War of the Rebellion: Serial 028 Page 0398 OPERATIONS IN N.VA.,W.VA.,MD.,AND PA. Chapter XXXI.

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that watches the railroad must co-operate with the infantry forces at Cumberland and Hancock, and, in the event of the advance of any large rebel forces, the cavalry officers should furnish the commanders at those places such information as will enable them to act in concert with the cavalry. General Kelley will be advised of these instructions by me there are no large bodies of the enemy on the Upper Potomac, you will move down the river with the remainder of your command, including Colonel McReynolds', and that part of his brigade which is not left on the railroad. On your return, you will keep out on the south side of the Potomac a sufficient number of scouting parties to watch any movements of the enemy. It is left to your own discretion whether to return with your main command on the north or south side of the river. You will please give orders to insure the protection of the railroad before returning, and send to these headquarters at least one report every day until you reach Williamsport, keeping us advised of everything of importance that comes under your observation. Inform me daily where dispatches will reach you the following day.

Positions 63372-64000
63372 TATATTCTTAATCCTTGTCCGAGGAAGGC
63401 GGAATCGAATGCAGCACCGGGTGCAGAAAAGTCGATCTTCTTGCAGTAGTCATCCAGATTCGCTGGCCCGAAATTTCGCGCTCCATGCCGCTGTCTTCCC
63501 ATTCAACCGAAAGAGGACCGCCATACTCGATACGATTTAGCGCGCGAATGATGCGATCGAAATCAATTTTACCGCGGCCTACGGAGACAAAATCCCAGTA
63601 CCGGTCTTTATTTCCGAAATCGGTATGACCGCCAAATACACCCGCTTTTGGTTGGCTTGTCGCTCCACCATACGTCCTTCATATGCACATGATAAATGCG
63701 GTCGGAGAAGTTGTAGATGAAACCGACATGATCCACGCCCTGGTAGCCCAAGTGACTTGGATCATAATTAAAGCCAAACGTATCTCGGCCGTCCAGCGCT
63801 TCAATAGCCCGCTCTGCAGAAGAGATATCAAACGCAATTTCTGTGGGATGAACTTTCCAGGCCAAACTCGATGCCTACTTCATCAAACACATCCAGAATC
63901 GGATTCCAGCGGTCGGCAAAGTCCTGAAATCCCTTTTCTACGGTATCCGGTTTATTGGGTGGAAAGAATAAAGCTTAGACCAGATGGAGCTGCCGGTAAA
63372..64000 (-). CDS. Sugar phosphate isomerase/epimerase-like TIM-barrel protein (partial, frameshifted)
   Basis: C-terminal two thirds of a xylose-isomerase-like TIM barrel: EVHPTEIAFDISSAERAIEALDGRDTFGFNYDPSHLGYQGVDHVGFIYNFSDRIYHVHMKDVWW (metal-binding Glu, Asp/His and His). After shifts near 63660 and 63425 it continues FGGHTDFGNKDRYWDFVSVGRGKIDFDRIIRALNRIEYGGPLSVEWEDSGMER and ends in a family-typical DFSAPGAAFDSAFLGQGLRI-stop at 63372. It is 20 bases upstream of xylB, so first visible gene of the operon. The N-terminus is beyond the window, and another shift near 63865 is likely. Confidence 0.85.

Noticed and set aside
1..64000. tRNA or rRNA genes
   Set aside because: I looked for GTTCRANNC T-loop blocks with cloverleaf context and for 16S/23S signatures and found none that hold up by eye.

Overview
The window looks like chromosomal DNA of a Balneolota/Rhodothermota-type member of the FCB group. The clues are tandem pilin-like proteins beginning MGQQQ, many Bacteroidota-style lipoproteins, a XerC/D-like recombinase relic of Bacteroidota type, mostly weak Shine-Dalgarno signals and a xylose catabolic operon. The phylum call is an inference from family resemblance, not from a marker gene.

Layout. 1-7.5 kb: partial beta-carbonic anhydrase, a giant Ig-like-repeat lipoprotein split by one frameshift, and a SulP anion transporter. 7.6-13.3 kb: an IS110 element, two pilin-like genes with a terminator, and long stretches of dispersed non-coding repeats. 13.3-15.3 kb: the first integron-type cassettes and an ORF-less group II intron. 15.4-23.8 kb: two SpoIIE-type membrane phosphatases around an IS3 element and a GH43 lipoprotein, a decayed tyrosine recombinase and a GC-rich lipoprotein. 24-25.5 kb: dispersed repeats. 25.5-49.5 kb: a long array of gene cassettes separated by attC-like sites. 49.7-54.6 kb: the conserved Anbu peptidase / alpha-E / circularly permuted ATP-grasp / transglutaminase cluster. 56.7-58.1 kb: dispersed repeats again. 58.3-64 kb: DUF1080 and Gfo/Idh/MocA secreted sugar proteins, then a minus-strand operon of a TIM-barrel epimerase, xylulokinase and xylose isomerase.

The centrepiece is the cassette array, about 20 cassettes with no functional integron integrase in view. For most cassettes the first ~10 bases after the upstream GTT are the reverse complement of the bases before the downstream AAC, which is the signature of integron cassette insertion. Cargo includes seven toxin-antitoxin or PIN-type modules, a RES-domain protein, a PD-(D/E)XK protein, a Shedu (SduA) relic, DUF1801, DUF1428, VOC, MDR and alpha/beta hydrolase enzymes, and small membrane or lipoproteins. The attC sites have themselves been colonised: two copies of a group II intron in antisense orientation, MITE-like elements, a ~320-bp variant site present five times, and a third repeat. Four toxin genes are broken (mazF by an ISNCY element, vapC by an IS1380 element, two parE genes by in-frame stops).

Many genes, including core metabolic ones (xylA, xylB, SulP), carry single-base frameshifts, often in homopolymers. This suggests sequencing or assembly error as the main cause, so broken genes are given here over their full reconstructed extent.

Chief of Staff.

CUMBERLAND, October 7, 1862-10 a.m.

General MARCY,


Colonel Campbell advises me this a.m., from Sir John's Run, that he is threatened by an infantry force from Glenville, and cavalry force on the Winchester road, via Bath. May I respectfully suggest to the general that he order General Kenly to send a regiment to Hancock at once, to assist Colonel Campbell in the protection of the railroad?



OCTOBER 7, 1862-11 a.m.


Cumberland, Md.:

Colonel Campbell is ordered to withdraw his regiment to Hancock, if he has not already done so. General Averell is ordered to leave sufficient cavalry to watch the railroad. The cavalry officers will be instructed to keep you and Colonel Campbell informed of everything transpiring. Please co-operate with them when necessary, and send infantry to their assistance whenever they are in danger of being overpowered by superior numbers.


Chief of Staff.

OCTOBER 7, 1862-2 p.m.

General W. W. AVERELL,

Commanding Cavalry, Cumberland:

After making the arrangements for guarding the railroad, you will march your command to the vicinity of Sir John's Run, and take command of Colonel Campbell's regiments, and any other troops available, to resist the approach of the rebels reported by Colonel Campbell as advancing on him from Glenville and Bath. Should you, previous to your departure, get information that the rebel force is too large for the forces you will have, you are authorized to call upon General Kelley for